Stingray Hideaway may be somewhat of a misnomer. While Newport Aquarium’s newest attraction does feature plenty of playful stingrays in its 6,000-square-foot exhibit, they aren’t exactly hiding. They reside in a touch pool around which guests can gather at the water’s edge to watch the stingrays glide through the water.

A 30-foot-long tunnel leads children and adults who don’t mind crouching through an open-sided and open-ceilinged view of the pool, offering up-close glimpses of the salt-water swimmers from every angle. A small enclosure in the middle of the tunnel allows room to stand up in the middle of the touch pool amongst the stingrays themselves.

“The tunnel gives people the full experience of seeing the stingrays and feeling like you are in their underwater habitat,” says Jennifer Tan, public relations manager at the aquarium. “When they’re swimming above you, it looks like they’re constantly smiling at you.”

These smiles are shared among the exhibit’s three species of stingray: yellow, southern and cownose. And yes, cownose really is their name, derived from their wide, notched faces resembling a cow’s nose. The cownose stingrays have a wingspan of up to three feet, making them the middle-sized stingrays in the exhibit, although the smallest animal in the touch pool currently is a baby cownose stingray named Finn. He’s the only male, joining a host of female stingrays including Miss Piggy and Jabba-Ann, all named by Biologist II Michelle Fry.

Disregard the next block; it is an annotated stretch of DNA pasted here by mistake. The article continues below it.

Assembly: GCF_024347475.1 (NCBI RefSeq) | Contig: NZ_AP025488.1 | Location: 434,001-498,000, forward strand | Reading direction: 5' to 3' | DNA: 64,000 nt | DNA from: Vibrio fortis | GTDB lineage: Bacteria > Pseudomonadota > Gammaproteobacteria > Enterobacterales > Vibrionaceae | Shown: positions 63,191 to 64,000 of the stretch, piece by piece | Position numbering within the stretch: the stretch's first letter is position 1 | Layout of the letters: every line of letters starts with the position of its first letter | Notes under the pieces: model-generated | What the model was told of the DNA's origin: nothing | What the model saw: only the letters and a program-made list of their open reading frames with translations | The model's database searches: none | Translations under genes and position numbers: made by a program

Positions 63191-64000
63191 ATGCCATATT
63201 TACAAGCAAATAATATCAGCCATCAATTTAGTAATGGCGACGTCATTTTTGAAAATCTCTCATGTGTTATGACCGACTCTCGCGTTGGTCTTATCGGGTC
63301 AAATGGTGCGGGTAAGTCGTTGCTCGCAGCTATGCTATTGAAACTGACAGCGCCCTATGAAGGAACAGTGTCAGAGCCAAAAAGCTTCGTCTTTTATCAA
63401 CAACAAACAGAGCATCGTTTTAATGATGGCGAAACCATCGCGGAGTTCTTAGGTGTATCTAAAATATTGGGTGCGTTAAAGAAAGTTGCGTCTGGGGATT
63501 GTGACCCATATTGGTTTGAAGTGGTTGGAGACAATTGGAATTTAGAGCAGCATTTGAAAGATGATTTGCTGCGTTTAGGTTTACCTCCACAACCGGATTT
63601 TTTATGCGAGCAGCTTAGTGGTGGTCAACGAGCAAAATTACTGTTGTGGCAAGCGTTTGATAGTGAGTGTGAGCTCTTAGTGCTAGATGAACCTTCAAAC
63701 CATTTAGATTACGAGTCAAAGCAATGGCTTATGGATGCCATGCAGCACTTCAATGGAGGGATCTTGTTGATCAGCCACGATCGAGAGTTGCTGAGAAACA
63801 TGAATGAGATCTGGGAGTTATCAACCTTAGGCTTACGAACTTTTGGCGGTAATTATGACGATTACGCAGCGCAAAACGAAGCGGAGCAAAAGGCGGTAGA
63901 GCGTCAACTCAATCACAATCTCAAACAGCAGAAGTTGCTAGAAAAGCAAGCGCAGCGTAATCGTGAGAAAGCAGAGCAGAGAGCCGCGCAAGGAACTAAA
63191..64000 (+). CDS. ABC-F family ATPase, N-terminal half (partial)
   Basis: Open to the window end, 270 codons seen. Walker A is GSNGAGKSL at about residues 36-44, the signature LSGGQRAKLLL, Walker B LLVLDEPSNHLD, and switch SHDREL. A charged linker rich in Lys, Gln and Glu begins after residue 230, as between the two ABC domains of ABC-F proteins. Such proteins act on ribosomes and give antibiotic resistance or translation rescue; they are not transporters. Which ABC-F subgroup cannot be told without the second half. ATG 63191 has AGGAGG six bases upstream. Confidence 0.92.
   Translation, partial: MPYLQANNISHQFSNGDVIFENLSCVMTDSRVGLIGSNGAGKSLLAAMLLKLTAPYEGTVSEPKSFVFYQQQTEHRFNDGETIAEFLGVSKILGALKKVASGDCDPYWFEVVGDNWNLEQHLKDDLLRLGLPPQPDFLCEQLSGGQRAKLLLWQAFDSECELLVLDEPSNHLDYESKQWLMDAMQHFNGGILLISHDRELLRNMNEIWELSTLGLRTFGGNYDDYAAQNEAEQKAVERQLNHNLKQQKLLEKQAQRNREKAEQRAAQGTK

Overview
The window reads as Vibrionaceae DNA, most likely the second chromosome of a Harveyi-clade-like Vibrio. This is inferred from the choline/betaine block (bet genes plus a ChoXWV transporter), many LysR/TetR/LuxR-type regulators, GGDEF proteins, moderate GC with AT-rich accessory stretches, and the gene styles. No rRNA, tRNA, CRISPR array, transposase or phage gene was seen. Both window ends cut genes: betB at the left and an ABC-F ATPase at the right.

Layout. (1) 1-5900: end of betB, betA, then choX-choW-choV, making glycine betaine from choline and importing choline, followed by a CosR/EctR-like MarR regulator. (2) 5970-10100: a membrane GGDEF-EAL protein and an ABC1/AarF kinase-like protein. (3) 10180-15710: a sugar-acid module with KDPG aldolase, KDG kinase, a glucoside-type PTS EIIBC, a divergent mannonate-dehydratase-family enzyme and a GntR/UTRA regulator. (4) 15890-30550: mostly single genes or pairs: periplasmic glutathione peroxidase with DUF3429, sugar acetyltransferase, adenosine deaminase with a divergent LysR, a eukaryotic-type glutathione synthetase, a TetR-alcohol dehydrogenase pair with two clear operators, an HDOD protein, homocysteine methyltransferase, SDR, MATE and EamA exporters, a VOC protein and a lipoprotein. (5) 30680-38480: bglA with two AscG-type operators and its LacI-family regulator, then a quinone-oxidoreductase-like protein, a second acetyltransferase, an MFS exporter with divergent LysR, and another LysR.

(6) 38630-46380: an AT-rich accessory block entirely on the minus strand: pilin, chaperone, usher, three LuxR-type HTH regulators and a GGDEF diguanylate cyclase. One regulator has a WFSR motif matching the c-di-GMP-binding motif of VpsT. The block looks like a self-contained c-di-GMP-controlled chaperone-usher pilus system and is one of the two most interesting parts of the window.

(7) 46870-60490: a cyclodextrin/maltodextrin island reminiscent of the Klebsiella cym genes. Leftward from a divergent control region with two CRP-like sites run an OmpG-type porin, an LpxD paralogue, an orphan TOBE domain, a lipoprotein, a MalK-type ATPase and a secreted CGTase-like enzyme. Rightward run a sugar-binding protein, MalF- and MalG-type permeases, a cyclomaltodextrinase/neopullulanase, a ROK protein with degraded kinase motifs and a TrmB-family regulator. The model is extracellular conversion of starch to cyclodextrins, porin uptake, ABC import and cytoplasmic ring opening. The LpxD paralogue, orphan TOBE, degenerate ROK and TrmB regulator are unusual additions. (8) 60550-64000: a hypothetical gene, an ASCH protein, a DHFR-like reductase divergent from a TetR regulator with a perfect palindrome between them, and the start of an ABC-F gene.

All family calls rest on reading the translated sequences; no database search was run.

The 17,000-gallon touch pool allows visitors to pet the stingrays, if they wish, using the aquarium’s standard petting procedure: two fingers, gently, away from their eyes. Fry says they actually love swimming up to people, but it might not have to do with their great petting technique. “We feed them by hand,” she says, “so they see hands and think they’re getting some shrimp.”

But don’t worry about disappointing them with shrimp-less hands. The biologists have been getting the stingrays acclimated to the touch pool so that they feel as comfortable as possible. No stingray comes up for a pet unless that’s what she wants.

Signs posted throughout the exhibit teach visitors more about the stingrays and about the central message of the aquarium as a whole: conservation. “There’s a continuous water message letting people know about the different waters of the world,” Tan says. “When people have the opportunity to get up close to an animal and build that relationship with an animal, it really helps them build that lifelong respect for these animals.”

Newport Aquarium,1 Aquarium Way, Newport, Ky. 800-406-3474, newportaquarium.com. General admission is $24.99 for adults and $16.99 for children. Open daily 9 a.m.-6 p.m.



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